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Must love dogs

Kelly O’Donnell has become best friends with more dogs than most, although never owning one of her own. O’Donnell grew up with a father who was allergic to dogs. Her connections to her neighbourhood canines stand to this day. Sitting on the floor on Student Street at Thompson Rivers University, the adventure-studies student caresses her newest four-legged  friend, Ivory. The nine-year-old St. John Ambulance therapy dog was happy to find a soft landing for a short cat nap — tuckered out after a morning of connecting with the  countless students who made their way past the TRU Wellness Centre’s booth during Therapy Thursdays: For the Love of a Dog. Dave Eagles/KTW - DAVE EAGLES/KTW
Kelly O’Donnell has become best friends with more dogs than most, although never owning one of her own. O’Donnell grew up with a father who was allergic to dogs. Her connections to her neighbourhood canines stand to this day. Sitting on the floor on Student Street at Thompson Rivers University, the adventure-studies student caresses her newest four-legged friend, Ivory. The nine-year-old St. John Ambulance therapy dog was happy to find a soft landing for a short cat nap — tuckered out after a morning of connecting with the countless students who made their way past the TRU Wellness Centre’s booth during Therapy Thursdays: For the Love of a Dog. Dave Eagles/KTW
— image credit: DAVE EAGLES/KTW

Kelly O’Donnell has become best friends with a surprising number of dogs, considering she has yet to call one her own.

O’Donnell was raised in a family without canine pets as her father was allergic to the animals.

Yet, it didn’t keep O’Donnell from becoming chums with neighbourhood mutts.

Sitting on the floor on Student Street at Thompson Rivers University on a winter Thursday afternoon, the adventure-tourism student has just met her newest four-legged friend — a St. John Ambulance therapy dog named Ivory.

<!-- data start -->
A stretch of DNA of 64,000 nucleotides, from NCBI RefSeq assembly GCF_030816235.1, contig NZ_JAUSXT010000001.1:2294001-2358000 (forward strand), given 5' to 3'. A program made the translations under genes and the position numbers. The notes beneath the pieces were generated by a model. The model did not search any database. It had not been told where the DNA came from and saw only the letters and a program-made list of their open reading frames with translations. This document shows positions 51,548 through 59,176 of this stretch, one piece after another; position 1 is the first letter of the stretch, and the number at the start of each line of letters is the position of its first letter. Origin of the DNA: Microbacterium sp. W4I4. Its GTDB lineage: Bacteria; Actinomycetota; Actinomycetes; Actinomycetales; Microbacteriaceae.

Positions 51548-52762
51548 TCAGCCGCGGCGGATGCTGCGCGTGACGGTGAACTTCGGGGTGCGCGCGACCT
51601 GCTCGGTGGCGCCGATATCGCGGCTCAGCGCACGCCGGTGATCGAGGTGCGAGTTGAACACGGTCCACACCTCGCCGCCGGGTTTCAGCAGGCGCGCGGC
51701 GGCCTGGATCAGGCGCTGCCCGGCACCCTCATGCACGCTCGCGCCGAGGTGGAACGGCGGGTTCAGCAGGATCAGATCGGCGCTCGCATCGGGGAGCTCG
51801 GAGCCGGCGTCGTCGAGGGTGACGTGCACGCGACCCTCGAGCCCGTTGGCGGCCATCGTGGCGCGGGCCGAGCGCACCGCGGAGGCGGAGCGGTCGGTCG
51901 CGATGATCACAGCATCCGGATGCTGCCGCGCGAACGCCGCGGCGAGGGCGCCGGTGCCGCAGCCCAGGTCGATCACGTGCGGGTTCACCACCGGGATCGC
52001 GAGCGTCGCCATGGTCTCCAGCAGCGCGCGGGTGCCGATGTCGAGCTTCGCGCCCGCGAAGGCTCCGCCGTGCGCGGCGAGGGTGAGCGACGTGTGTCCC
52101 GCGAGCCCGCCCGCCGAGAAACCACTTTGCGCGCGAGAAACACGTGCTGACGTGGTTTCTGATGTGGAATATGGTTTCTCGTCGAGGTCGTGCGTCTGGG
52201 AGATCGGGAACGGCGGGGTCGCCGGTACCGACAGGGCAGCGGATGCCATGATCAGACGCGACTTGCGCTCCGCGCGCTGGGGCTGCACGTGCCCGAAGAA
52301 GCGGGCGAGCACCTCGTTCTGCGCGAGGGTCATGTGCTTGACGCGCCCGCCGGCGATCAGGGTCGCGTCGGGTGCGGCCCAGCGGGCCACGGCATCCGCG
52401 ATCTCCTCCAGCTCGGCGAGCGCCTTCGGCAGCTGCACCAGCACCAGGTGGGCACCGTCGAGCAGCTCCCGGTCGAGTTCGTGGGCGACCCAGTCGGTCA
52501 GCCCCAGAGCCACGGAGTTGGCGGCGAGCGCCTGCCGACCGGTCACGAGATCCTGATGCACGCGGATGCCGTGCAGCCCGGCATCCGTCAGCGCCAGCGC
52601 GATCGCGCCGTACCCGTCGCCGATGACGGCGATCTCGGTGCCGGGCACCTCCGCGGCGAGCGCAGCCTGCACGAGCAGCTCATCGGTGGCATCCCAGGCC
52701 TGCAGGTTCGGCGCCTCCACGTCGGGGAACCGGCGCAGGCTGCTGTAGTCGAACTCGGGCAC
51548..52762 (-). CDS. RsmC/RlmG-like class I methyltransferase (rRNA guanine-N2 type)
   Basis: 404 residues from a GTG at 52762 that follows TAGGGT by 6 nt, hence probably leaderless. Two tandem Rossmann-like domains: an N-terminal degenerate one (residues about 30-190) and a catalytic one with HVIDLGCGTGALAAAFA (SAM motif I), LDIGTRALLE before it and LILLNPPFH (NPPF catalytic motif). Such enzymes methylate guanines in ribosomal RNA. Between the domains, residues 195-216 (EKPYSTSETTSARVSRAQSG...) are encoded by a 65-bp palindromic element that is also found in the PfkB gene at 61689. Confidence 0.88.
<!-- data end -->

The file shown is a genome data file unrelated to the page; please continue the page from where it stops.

Dog tired (pun intended) after countless students’ hands reaching out to pet her snow-white coat, the nine-year-old English lab decides it is time for a break from the action — and finds the perfect spot to take a cat nap.

Just weeks earlier, during Christmas break, O’Donnell returned to Edmonton, where she visited with friends and their dogs, going for walks with each of them.

Now, stroking the soft ears of a snoozing pooch at TRU, O’Donnell loves each moment.

She smiles as she looks up from the furry face plunked firmly on her lap.

“I’d love to have a job like this,” she says, “laying around and having people pet me.”

Fostering positive feelings within students is the goal of TRU Wellness Centre’s Therapy Thursdays.

The idea came about from a TRU staff member and animal lover and brought about a connection with the successful St. John Ambulance Therapy Dog program.

“It wasn’t hard to see the immediate benefits to our students on campus,” says TRU Wellness co-ordinator Chelsea Corsi. “Improving students’ moods, increasing spirits and reducing stress during midterms is the sole purpose of the dogs’ visits.”

From 10 a.m. to 2 p.m. each Thursday until April 11, students can cuddle and pet a therapy dog at the TRU Wellness Centre’s Therapy Thursdays: For the Love of a Dog.

 

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